Lack of Strategic Focus: The plan includes an excessive number of goals and objectives, causing internal competition for limited resources.
Lack of Funds: Budgeting processes must align with strategic priorities or account for potential disruptions.
Lack of Execution: Departmental plans are not integrated into the overall strategy or lack proper metrics for accountability.
Lack of Board Support: The board needs to be more engaged in developing and approving the strategic plan, rather than leaving it solely to the administration.
Lack of Leadership: Leaders need to be held accountable for implementation or removing obstacles to success.
Lack of Leadership: Leaders need to be held accountable for implementation or removing obstacles to success.
Lack of Communication: Communication is one-sided, leading to unresolved issues that need to be addressed by senior leadership.

Effective Approaches to Strategic Planning and Management in Higher Education

Numerous best practices in strategic planning and management are essential for higher education institutions aiming to succeed and meet their fiduciary responsibilities. These practices include:

Begin with the Desired Outcome: Visualize your institution's ideal future and develop strategies to achieve that vision.
Align Departmental Plans: Ensure that individual department plans contribute to and align with the overarching institutional strategy.

Form a Core Planning Team: Establish a team with broad representation from the board, administration, and faculty to guide the planning process.

Implement Comprehensive Risk Planning: Include risk assessment and mitigation strategies to address potential disruptions.
Establish Clear Metrics: Define metrics that indicate goal achievement and hold individuals accountable for their performance.
Conduct Annual Reviews: Regularly review and adjust the plan, assumptions, metrics, and strategies to promote continual improvement and success.
Anticipate Future Trends: Plan for the future context of operations, aiming to position the institution advantageously for upcoming changes.
Engage a Diverse Stakeholder Group: Set up a diverse group of stakeholders who provide feedback to the core planning team and will help implement the strategy.
Develop Multi-Year Financial Plans: Craft budgets that prioritize strategic goals and facilitate their achievement.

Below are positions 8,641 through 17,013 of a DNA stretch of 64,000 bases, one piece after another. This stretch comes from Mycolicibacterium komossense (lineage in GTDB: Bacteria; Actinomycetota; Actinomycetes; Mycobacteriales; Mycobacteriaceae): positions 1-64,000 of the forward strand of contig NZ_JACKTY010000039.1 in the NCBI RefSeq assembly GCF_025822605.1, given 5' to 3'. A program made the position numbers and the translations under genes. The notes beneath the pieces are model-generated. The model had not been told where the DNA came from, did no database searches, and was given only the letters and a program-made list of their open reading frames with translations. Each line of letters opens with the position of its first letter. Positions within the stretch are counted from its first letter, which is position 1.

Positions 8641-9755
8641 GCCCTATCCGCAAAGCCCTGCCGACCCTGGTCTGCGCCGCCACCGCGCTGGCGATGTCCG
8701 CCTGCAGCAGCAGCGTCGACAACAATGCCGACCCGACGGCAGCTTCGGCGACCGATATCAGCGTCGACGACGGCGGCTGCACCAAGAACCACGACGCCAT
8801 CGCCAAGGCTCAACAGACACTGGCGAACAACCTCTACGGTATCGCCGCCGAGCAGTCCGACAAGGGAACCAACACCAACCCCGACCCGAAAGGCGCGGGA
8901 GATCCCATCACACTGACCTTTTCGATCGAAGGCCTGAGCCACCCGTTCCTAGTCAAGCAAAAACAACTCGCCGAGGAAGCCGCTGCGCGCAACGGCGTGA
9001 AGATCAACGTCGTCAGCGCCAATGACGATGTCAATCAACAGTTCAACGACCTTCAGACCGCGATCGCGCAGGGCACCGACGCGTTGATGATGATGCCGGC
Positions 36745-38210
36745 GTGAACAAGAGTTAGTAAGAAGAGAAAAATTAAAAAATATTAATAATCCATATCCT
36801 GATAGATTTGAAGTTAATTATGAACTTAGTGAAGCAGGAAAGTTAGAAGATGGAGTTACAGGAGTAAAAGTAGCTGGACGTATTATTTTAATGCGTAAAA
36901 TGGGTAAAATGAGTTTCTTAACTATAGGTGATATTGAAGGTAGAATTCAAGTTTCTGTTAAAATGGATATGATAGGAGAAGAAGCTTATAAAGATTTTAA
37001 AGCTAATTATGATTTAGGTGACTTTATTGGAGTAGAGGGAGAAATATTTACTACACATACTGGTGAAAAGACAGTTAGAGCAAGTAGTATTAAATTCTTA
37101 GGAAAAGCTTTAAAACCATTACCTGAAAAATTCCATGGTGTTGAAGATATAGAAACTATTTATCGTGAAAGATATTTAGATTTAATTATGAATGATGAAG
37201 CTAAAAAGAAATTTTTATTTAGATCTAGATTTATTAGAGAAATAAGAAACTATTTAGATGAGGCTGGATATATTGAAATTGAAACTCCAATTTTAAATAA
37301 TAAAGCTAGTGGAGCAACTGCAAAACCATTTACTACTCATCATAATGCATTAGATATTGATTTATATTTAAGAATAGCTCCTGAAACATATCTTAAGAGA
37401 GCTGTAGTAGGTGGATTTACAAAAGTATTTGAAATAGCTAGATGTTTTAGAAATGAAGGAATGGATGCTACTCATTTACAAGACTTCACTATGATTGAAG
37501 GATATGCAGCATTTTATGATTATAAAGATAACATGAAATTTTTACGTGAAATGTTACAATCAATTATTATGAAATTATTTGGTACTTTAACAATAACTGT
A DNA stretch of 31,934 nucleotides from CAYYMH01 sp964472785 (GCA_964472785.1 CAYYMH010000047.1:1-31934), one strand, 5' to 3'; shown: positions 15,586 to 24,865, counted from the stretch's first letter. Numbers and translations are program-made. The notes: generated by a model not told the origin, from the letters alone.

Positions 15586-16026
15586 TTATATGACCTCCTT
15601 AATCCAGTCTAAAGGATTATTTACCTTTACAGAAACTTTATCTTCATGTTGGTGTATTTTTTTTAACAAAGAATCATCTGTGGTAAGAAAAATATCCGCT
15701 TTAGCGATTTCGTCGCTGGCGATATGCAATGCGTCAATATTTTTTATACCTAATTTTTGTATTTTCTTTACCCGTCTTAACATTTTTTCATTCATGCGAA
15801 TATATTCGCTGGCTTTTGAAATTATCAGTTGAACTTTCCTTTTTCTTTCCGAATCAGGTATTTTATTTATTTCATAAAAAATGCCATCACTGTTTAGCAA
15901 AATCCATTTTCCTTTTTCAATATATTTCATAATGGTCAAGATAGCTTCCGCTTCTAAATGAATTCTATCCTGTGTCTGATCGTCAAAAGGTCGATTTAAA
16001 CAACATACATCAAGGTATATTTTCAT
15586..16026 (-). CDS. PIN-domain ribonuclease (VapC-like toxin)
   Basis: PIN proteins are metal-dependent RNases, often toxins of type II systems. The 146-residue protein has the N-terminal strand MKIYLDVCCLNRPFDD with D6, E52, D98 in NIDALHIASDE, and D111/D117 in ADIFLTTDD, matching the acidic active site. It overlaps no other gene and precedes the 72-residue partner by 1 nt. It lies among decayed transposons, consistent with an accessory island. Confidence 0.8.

Utilize Current Data: Use metrics such as student graduation rates, retention, and persistence to assess the institution's current state accurately.
Celebrate and Roll Out the Plan Campus-Wide: Introduce the strategic plan across the entire campus, celebrating its launch and subsequent achievements.
Create a Detailed Implementation Plan: Develop a specific plan that includes structures for effectively executing the strategic plan.

How Accreditation Expert Consulting Has Assisted Our Clients in Strategic Planning

At Accreditation Expert Consulting, our unique processes and methodologies have significantly enhanced the strategic planning and execution capabilities of numerous universities and colleges.

Here are some key contributions we have made to our clients’ boards:

Organized several planning sessions with crucial stakeholder groups to cultivate a unified vision and shared values within the institution.

Revised conflict of interest forms for boards and administrations to prevent potential conflicts that could jeopardize accreditation.

Created an annual board calendar to schedule essential planning and governance activities systematically.

Formed board committees are responsible for monitoring the development and success of institutional plans, including setting up mechanisms to ensure effective implementation.

Set up standing committees to regularly review and update plan assumptions and environmental forecasts, ensuring the plans remain relevant and actionable.

Established implementation frameworks that helped institutions maintain the viability of their strategic plans over time.

Conducted the institution's yearly strategic planning retreat to align and refresh organizational goals and strategies.

Developed multiple strategic plans for institutions, institution-specific plans that integrate with and support the overarching institutional strategy.

See some of our Accreditation Expert Consulting client case studies


Strategic Planning: A Crucial Tool for Advancing Higher Education

What sets strategic planning apart from strategic management?